Click here to register for these webinars through IEDC.

Can Rehabilitating Historic Buildings Help W.Va.’s Economy?

Photo Credit: Liz McCormick / West Virginia Public Broadcasting


West Virginia’s historic rehabilitation tax credit was put in place to encourage developers and property owners to take some of the state’s crumbling, historic structures and get them back into working order. The credit is also supposed to encourage the creation of local jobs while repurposing the underutilized buildings.

But the state’s tax credit is 10 percent, and a coalition of architects, economic developers, and others say that’s not enough to encourage the community development they’d like to see. That same group is now traveling the state looking for support as they prepare to ask state lawmakers to increase the tax credit.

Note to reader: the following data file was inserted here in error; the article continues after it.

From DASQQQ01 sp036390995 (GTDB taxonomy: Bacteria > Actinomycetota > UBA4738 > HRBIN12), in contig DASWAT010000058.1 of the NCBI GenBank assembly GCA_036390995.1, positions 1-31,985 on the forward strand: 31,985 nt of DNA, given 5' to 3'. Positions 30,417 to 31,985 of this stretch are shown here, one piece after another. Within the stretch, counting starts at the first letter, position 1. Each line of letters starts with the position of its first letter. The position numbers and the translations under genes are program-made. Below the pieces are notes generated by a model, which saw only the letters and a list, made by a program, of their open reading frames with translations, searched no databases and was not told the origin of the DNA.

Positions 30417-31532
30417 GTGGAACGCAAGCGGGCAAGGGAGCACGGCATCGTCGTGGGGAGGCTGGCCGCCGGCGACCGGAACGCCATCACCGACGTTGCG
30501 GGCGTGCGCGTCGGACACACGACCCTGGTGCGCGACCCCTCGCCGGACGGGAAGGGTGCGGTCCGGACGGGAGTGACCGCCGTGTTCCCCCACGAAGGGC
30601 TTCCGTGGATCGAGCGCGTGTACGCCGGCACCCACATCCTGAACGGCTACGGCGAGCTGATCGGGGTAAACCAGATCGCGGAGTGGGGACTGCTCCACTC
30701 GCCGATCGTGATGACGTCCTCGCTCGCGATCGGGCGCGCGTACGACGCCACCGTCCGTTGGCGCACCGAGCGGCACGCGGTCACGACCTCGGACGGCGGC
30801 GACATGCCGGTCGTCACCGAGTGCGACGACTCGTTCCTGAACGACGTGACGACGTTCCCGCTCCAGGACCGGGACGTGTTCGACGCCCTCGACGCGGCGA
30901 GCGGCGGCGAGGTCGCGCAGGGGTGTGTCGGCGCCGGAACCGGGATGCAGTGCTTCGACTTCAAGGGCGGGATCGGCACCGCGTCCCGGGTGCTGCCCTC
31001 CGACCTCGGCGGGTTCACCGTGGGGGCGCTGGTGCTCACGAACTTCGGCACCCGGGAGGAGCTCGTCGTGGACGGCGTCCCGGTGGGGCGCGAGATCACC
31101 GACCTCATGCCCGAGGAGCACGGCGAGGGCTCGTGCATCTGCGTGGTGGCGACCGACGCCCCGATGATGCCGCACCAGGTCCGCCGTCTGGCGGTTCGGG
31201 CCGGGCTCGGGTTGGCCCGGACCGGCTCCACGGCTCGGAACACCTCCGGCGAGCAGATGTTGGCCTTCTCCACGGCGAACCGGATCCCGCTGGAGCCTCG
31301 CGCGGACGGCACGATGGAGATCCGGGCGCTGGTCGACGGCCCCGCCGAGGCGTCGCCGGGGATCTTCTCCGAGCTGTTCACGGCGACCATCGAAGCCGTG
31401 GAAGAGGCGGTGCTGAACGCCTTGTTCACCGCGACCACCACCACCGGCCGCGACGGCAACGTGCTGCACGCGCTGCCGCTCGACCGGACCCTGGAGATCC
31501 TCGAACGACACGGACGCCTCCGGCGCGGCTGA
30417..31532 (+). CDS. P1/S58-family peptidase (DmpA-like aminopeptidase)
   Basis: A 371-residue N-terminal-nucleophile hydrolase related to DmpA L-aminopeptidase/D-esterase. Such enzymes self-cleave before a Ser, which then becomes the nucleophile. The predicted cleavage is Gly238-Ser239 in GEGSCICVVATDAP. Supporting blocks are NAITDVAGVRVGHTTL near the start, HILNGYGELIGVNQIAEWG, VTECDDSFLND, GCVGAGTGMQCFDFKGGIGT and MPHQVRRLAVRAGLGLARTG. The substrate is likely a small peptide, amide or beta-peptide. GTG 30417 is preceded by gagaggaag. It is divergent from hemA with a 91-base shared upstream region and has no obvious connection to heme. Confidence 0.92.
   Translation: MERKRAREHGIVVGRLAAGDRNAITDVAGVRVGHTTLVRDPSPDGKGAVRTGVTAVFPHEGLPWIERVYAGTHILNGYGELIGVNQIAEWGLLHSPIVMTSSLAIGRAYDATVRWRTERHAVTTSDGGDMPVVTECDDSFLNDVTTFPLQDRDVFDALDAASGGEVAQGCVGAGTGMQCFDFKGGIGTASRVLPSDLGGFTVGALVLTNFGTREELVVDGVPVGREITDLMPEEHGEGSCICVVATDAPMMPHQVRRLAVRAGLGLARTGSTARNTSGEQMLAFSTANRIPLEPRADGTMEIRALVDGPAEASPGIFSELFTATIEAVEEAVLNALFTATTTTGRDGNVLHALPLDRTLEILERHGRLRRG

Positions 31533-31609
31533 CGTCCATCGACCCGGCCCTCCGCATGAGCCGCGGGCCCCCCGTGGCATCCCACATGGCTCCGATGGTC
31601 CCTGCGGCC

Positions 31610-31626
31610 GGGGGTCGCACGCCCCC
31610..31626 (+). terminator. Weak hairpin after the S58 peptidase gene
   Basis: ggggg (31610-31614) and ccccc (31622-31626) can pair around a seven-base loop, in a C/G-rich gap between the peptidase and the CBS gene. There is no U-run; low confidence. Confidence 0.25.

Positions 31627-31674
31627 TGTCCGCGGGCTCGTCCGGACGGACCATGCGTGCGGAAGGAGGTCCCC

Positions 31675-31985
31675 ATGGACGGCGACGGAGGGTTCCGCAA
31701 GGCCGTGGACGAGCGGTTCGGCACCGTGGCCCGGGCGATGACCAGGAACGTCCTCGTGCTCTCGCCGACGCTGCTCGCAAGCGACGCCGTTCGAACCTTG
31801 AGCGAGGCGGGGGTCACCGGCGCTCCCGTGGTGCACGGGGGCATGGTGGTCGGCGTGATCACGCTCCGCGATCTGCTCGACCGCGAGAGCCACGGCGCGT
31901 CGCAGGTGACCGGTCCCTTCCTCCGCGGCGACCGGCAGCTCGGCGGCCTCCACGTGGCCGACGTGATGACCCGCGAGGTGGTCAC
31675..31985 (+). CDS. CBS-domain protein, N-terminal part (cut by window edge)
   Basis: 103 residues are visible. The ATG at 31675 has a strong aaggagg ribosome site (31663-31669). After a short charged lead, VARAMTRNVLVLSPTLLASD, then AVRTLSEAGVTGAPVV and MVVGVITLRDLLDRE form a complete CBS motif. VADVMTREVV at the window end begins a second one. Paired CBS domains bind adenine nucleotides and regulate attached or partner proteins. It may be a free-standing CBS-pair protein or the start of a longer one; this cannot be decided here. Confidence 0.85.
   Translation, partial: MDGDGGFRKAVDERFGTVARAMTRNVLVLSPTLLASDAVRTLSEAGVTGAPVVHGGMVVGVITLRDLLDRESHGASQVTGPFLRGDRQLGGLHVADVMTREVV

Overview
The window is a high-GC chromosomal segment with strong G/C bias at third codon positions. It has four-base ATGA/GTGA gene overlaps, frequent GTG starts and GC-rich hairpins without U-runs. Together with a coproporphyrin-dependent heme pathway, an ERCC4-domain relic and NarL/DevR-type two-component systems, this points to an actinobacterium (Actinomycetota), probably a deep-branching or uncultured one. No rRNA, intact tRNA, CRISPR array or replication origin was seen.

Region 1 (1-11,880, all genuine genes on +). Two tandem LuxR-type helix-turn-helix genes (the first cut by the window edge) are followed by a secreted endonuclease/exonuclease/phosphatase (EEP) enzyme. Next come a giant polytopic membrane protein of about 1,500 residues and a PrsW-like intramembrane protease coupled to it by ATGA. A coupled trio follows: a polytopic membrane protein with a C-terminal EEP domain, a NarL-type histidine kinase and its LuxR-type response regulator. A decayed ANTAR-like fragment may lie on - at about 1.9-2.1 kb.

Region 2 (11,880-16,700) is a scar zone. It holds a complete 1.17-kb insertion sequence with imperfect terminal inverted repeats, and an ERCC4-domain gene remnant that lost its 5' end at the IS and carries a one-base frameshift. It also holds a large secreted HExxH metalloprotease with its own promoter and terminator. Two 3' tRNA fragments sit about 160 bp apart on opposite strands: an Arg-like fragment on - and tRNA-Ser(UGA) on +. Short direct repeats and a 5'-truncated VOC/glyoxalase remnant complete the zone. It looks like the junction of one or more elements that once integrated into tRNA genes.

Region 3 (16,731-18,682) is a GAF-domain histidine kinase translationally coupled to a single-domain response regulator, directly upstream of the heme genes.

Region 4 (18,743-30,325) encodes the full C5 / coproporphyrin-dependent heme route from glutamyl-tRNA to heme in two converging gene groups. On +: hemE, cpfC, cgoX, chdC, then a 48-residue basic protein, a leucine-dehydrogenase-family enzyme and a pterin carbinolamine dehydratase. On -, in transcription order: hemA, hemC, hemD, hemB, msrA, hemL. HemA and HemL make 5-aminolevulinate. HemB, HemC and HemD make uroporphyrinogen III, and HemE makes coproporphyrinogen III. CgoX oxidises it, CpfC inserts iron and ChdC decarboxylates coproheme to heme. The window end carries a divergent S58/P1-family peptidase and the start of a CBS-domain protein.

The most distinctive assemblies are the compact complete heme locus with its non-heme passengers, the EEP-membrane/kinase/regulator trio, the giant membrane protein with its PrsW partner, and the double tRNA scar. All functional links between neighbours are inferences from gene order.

Read the whole story at WV Public Broadcasting here.

Dollar Amount Put on Cost of Blight to Neighbors

Former abandoned train depot

That foreclosed house on your street with the chipped paint and boarded-up windows — it’s ugly, sure, but how much does it cost? The answer is surprisingly complex, drawing from municipal budgets as well as the private market, and it’s the topic of a new report led by urban economist Aaron Klein. Bottom line: The vacant house next door is a financial burden on its neighbors, whose housing values drop as it stays unoccupied, and often on the coffers of local police and fire departments as well.

Click here to read the full article on Next City.

CDFA Brownfields Technical Assistance Program

CDFA Brownfields Technical Assistance Program

Brownfields Project Marketplace